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Sit Down, Stand Up: Social Justice Philanthropy Revisited

Resource type: News

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by Christopher Harris

Last summer, Alliance magazine editor Caroline Hartnell asked me if I thought it would be good to write another special feature on philanthropy and social justice. As she put it, was there something new to say? While there is still much to do to increase and improve the work, there is encouraging news for those committed to philanthropy for social justice.

In fact, there is both bad and good news. The bad news is how slowly philanthropy has moved in the social justice direction in the face of enormous need and injustice. The good news is how much positive activity is now under way. Let me offer seven items that I believe are worth reporting.

A Change, If Not Yet a Sea-Change

For much of the past ten years, “philanthropy for social justice” usually meant one of three things. First, there was grantmaking by a small number of foundations that had a specific focus (such as human rights, women’s rights or social exclusion) but rarely dealt with other issues. Second, there was grantmaking that was wrapped in ideology but paid little serious attention to impact (especially in the United States). Third, there were a number of practitioners who alone or in small groups were searching for more powerful strategies but could find no rigorous research or training opportunities to help them.

As Albert Ruesga points out in his article in the December Alliancemagazine, a glance at foundation mission statements suggests widespread support for addressing injustices of all kinds, but the actual grants made by most funders offer charitable aid and the provision of services. They do not offer support to help people change the rules and practices that keep them in poverty or otherwise vulnerable. However, despite the slowness of many foundations to take on the tough issues of unfair treatment of groups in our various communities, there are nevertheless reasons for optimism.

Convening the Working Group

In the summer of 2007, while I was still at the Ford Foundation, frustrated by my inability to find help to address some key issues relating to grantmaking in support of social justice, I looked across the field of philanthropy around the world and identified a set of individuals whom I believed could help. My criteria were pretty simple: their own work must demonstrate a commitment to justice and a particular analysis of injustice; they must have a history of serious thinking about this kind of philanthropy; they must be willing to roll up their sleeves and do hard work (for free); they would represent different parts of the world and kinds of institutions; and they would have a good sense of humor. To my shock and delight, they accepted my invitation and we started the Working Group on Philanthropy for Social Justice and Peace. The group has since expanded and is continuing to bring in new members.

The Working Group had three initial tasks. First, to hold a major gathering of a hundred practitioners of philanthropy for social justice from around the world to test whether there is a potential “community of practice” with which we could engage, learning from each other and expanding into a larger movement. That meeting took place in Cairo in February 2009, and work with an enlarged group continues.

The second task was to develop a definition of philanthropy for social justice that would help clarify what it means and how to go about it. It was much more difficult than any of us imagined. Nevertheless, Albert Ruesga’s article offers helpful new thinking on the problem. He gives a wry and helpful twist on the parable of teaching a man to fish.

Finally, we wanted to take on the issue of impact analysis. The rapidly growing philanthropy evaluation industry largely emphasizes outputs, generic “effectiveness,” or managerial issues, but is mostly silent on issues like structural inequality or institutionalized racism. Barry Knight’s articleoffers some useful guidance on this topic. Barry and Albert are members of the Working Group, as are several other contributors in the December issue of Alliance.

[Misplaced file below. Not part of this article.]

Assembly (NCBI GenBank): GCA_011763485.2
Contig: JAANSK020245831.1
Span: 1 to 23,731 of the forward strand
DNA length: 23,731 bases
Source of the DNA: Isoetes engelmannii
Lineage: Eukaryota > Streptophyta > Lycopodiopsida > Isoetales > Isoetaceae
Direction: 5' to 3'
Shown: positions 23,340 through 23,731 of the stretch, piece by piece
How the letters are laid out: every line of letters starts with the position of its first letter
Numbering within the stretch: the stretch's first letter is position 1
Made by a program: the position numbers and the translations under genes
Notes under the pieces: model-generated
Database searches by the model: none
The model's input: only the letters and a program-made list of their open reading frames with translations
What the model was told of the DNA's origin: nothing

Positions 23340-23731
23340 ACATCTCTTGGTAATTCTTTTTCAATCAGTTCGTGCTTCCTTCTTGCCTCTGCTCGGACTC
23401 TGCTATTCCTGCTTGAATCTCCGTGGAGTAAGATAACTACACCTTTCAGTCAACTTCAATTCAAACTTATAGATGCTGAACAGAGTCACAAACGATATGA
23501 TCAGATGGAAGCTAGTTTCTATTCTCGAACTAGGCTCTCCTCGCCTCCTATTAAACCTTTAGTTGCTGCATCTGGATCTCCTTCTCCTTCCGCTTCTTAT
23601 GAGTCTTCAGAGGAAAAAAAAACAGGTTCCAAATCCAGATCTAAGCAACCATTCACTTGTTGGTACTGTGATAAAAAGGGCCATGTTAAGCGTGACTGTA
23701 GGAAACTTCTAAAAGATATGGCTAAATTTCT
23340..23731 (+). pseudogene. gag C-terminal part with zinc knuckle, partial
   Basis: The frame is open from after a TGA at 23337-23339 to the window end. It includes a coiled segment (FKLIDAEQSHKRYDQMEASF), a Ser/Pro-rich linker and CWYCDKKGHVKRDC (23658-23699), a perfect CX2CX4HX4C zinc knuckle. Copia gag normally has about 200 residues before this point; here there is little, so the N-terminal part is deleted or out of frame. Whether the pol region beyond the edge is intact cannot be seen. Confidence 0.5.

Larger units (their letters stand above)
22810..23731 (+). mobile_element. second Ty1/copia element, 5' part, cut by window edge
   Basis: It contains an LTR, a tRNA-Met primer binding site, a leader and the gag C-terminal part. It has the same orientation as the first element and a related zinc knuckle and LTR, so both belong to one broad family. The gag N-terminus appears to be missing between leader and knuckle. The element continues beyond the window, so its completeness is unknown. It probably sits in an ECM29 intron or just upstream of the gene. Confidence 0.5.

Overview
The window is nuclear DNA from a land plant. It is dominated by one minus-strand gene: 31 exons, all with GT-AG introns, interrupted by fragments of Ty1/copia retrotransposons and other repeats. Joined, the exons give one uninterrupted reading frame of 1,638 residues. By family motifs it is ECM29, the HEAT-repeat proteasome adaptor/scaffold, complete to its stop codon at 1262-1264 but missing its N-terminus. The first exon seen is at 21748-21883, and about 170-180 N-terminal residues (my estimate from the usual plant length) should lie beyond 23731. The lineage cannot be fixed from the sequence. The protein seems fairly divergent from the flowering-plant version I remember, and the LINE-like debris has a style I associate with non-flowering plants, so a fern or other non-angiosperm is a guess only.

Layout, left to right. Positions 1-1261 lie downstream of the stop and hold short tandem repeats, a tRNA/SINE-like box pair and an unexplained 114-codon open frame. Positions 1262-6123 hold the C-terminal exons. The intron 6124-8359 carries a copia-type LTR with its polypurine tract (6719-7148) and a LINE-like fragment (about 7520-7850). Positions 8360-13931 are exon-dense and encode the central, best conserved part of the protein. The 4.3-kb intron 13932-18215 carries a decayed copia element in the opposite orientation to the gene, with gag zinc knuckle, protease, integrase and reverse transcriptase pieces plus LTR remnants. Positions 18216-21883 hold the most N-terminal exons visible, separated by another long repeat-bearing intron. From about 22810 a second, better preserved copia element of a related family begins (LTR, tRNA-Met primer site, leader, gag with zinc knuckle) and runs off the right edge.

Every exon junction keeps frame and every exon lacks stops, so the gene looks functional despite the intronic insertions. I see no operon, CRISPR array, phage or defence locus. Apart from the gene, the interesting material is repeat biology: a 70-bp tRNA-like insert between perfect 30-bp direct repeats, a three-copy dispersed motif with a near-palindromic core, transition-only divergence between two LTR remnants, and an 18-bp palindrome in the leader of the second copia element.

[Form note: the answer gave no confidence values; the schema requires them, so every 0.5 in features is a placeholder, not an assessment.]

Growing Demand for Better Practice…

So what else is new and worth saying about philanthropy for social justice? First, as I mention above, there is both a growing demand for better practice and groups willing to do the hard work of identifying what that practice should be. In addition to the Working Group, there are several other collaborations across the globe that have come together — frequently out of the same frustration that there is nowhere to go for help — and are wrestling with very similar issues. While still in the early stages, I can imagine that as these groups interact and produce more useful work, we might see a real community of practice for social justice philanthropy emerging. The articles in this issue reflect those efforts.

…And for More Rigorous Analysis

A second item worthy of note is the consistent demand for greater rigor. Increasingly, good intentions and ineffectual outcomes are being called failure. More and more foundation practitioners are demanding tougher analysis and are willing to take on the hard work of designing and reviewing their work in light of its impact (or lack of impact) on elements of injustice.

I recall an analysis of our funding in the South, in particular the state of Alabama, that took place while I was at Ford. One of the pillars of the Civil Rights Movement, the Voting Rights Act of 1965, was up for re-authorization before the Congress, and the data showed that there were almost as many young African-American men in Alabama who could not vote in the mid-2000s as there were in the 1960s. While Ford supported a variety of civil rights and other social justice organizations in the area, all of which were doing good things, it was clear that we were having no effect on that aspect of structural racism in Alabama. What was needed was a rigorous analysis of the situation and a very different strategy.

Several of the articles in the December Alliance show how different funders employ a rigorous analysis of the injustice they target and their causes. In her article, Karen Zelermyer describes the struggles of the regional group of funders she worked with in the United States to define what they thought was a single problem but which turned out to involve historical roots and a network of related issues and structural arrangements. All of these had to be considered in order to get to the root of the problems. Ana Valéria Araujo and Sérgio Haddad’s article on the experience of the Brazil Fund for Human Rights shows the comprehensive analysis that they bring to the causes of human rights violations in their country.